The desires of the American consumer have changed over the last few years. This concept is not difficult to imagine since the United States has suffered it’s worst economic downturn since the Great Depression. People have been forced to appropriately distinguish the difference between needs and wants.
Prior to the recession, the American consumer was living an unsustainable lifestyle while real estate prices were escalating. People were spending money as if they had their own personal printing press. In reality they did, it was called a home equity line of credit. Excess access to money created an irrational consumer, one who boasted of the ability to customize goods, cars, clothes, jewelry, etc. Consumers got to the point where they became addicted to the process of buying something new, just because they could.
Today, most people feel the opposite; they have a new respect for money and they feel that less can be more and that frugality is the new chic. Perhaps a near-death experience, economically speaking, is just what the consumer needed in order to fully respect the tremendous responsibility of proper money management.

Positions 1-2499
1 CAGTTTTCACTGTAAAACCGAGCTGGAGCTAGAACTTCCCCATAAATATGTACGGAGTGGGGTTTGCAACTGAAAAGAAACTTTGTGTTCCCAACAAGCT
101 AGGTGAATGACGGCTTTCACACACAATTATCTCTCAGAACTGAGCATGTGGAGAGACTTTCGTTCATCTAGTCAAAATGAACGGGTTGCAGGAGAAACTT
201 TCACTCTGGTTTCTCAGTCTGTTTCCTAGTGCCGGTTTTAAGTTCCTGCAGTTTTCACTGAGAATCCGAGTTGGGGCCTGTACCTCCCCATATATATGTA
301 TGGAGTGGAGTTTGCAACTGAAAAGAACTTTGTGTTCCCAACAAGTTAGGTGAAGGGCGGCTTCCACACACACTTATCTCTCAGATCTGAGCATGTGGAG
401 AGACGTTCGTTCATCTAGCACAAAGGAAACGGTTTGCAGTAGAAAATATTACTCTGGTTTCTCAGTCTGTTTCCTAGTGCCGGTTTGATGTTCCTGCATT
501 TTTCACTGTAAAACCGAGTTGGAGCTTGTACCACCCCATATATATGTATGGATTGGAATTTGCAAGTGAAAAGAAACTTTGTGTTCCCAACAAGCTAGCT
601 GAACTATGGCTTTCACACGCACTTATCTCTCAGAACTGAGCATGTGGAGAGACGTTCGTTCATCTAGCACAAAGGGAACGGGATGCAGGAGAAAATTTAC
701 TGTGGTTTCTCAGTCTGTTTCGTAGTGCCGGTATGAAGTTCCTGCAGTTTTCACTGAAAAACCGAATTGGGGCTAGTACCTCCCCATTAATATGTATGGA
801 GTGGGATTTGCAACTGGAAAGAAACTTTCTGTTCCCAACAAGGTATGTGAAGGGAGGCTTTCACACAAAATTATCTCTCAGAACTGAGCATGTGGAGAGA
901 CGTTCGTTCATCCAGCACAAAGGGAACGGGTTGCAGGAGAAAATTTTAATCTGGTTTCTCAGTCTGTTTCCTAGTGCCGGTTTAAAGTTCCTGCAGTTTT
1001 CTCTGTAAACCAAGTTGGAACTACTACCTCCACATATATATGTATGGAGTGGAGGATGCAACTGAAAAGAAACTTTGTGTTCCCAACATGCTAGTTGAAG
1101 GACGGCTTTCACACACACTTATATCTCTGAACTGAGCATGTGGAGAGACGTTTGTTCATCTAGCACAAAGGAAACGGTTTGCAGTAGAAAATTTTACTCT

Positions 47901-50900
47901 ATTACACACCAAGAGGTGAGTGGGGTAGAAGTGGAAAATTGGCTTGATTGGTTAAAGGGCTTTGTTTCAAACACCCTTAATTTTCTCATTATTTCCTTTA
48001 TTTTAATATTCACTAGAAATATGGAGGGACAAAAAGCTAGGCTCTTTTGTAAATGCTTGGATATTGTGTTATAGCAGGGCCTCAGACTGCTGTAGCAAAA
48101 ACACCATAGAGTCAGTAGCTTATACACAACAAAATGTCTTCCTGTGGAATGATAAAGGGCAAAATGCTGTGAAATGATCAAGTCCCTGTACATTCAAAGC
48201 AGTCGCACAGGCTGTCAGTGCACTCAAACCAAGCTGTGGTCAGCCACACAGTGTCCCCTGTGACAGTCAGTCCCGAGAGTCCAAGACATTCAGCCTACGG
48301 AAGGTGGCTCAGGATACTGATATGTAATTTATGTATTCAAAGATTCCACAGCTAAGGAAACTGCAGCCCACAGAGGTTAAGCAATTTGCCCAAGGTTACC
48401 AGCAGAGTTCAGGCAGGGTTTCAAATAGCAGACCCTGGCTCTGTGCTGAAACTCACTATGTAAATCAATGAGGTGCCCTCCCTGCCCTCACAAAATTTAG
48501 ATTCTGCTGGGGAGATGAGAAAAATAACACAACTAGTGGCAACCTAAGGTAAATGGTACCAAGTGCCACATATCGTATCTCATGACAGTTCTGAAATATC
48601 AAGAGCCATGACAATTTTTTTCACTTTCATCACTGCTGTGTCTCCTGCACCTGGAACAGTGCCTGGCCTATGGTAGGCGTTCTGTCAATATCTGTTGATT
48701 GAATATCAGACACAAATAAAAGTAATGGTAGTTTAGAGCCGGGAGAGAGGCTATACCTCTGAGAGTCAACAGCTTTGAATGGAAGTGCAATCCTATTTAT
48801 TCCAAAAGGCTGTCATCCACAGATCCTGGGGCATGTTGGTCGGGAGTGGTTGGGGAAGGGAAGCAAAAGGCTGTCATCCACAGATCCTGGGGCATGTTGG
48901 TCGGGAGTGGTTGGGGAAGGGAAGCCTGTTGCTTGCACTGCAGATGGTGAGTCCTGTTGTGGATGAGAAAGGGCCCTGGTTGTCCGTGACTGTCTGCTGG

Unfortunately, many people have a short-term memory. They will quickly forget their valuable lessons as the economic landscape slowly improves. They will feel they sacrificed when they had to, but now that things are economically improving, they will feel they can reward themselves. As wrong as this rationale is, millions of consumers will have a sense of entitlement as we enter this holiday season.
Target, the nation’s second-largest retail chain, told the Financial Times recently that it predicts this holiday season should be its best in three years. Target bases its prediction on the enormous pent-up demand of the consumer.
Consumer spending of course is a double-edged sword. On one hand, you want consumers to spend; they represent 66 percent of the nation’s GDP. On the other hand, you want Americans to save more because it creates more economic stability.
This holiday season will be interesting to follow. My hope is that the consumer spends prudently and does not fall back into the same spending trap as before.